“It was a lump. It was a pretty good size,” Johnson, 69, said. “(My doctor) wanted to shrink it down. I went through chemo first. It did shrink it down a lot. The chemo was the worst part for me. I was so sick and weak.”

After that, Johnson had a lumpectomy. According to the website, a lumpectomy is the removal of the breast tumor and some of the normal tissue that surrounds it. 

Johnson underwent radiation in July 2014 at the same time that her daughter JoLinda gave birth to Johnson’s first grandchild, a boy named Leonard. Johnson, however, couldn’t see or hold him just yet. The family lives in Barcelona, Spain, and Johnson couldn’t travel abroad while undergoing treatment. 

“We Skyped every day,” said Johnson, a former East Detroit Public Schools principal, who finally met her grandson in person in August 2015 in Barcelona. Johnson is featured in chapter 18 of Anstett’s book, titled “Clothing and Breast Forms.”

“She knew I was open about the whole thing dealing with body changes,” Johnson said. “After surgery, you have tubes hanging off you and need a chemise.”

All along, Johnson leaned on her husband, Bob, for support.

“My husband was a fabulous caregiver,” the breast cancer survivor said. “He took me to all my chemo appointments and all my doctor appointments.”

Johnson also turned to Gilda’s Club for support and to an online group of about 50 women who prayed for her. 

Southfield resident Katrina Studvent tells her story in chapter 14, “Sex and Intimacy.” 

“Sex and intimacy was an issue for me, and just body image. When you’re trying to be intimate, it can be uncomfortable,” Studvent said. “It was an honor to be a part of her book.”

Studvent was diagnosed with stage 3 breast cancer at age 30 after she noticed a change in her body. Studvent asked her mom, Christine Lawson, about it, who encouraged her to visit her doctor. 

“It didn’t register,” Studvent, now 40, said. “Breast cancer just wasn’t on my radar.”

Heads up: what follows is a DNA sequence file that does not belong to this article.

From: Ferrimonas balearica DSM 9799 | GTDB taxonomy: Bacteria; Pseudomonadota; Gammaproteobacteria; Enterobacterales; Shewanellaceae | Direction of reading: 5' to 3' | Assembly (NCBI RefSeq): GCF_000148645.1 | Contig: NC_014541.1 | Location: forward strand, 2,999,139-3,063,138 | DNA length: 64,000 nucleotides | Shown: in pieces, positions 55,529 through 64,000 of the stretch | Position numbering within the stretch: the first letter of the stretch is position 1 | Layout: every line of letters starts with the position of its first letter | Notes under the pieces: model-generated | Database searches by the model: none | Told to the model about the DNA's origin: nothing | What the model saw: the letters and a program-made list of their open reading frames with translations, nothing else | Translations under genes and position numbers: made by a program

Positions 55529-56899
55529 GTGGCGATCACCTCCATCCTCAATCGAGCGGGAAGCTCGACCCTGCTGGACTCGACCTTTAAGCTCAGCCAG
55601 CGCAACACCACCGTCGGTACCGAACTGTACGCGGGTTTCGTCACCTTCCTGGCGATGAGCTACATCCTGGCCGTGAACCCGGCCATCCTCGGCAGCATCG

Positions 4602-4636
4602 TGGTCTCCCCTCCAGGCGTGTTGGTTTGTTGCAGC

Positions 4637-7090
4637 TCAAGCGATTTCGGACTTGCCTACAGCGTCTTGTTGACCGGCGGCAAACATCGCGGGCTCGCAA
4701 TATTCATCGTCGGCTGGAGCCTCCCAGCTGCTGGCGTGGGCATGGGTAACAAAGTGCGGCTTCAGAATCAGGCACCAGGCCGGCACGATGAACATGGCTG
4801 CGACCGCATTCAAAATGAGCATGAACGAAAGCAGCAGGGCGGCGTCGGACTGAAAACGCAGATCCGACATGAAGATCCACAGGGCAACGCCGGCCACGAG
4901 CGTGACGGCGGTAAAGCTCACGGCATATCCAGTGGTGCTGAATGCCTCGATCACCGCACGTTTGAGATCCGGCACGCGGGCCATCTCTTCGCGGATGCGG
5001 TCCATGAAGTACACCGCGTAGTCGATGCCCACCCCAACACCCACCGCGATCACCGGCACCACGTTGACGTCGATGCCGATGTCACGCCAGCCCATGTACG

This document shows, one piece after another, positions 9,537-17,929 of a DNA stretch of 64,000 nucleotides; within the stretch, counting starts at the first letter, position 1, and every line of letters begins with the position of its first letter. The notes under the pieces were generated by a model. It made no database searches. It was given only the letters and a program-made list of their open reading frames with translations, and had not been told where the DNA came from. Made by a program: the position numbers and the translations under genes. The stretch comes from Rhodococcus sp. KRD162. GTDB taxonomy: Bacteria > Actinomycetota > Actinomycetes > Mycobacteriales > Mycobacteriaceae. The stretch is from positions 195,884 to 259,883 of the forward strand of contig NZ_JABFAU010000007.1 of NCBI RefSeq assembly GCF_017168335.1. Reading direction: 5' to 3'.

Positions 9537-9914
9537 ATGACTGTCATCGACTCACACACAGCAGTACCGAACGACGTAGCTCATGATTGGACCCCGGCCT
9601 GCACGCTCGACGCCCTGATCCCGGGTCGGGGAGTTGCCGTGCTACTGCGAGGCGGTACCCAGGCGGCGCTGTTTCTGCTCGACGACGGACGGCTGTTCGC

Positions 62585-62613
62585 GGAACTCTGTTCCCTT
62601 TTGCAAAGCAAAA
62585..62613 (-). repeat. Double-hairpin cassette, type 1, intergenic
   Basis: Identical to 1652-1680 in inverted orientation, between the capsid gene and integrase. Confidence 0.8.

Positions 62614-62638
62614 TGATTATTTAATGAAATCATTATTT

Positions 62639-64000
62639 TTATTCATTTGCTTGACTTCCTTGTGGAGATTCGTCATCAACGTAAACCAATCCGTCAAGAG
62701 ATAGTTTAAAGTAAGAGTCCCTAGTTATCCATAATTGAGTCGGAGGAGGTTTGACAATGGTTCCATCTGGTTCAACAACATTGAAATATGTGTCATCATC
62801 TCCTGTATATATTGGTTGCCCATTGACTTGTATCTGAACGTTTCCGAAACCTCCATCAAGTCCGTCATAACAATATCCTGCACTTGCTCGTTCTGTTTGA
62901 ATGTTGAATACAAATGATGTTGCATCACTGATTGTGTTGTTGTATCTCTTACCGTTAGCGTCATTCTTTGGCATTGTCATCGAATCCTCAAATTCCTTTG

Studvent had been married to husband Donald for about 18 months, and her daughter Alyssa, now 11, was just a baby at the time. Studvent got a second opinion and then began chemotherapy. 

“It just became the steps of getting through it,” Studvent said. “It was about the business of getting healthy again.”

As she battled the disease, Studvent had her left breast removed in September 2006. She developed an infection and for seven years wore a prosthetic. 

“At first it was a challenge,” she said. “Trying to get in a bikini and fitted dresses was a challenge. The prosthetic bras are not attractive.”

Then, when on a trip out of the country with Donald, Studvent hit the beach in a bathing suit without her prosthetic. 

“I wanted to be open to sharing why I am the way I am,” said Studvent, who said one woman asked her about her missing breast. “I hope my challenges help women who have gone through it or are going through it.” 

Studvent underwent reconstructive surgery three years ago on her left breast, which went well. Family and friends were a bright spot for Studvent as she battled cancer. 

“It took a village to get me through it,” she said. 

Anstett has a number of public events scheduled to discuss the book, including a fall program at the St. John Hospital and Medical Center’s Van Eslander Cancer Center in Grosse Pointe Woods. 

For more information on “Breast Cancer Surgery and Reconstruction: What’s Right for You,” visit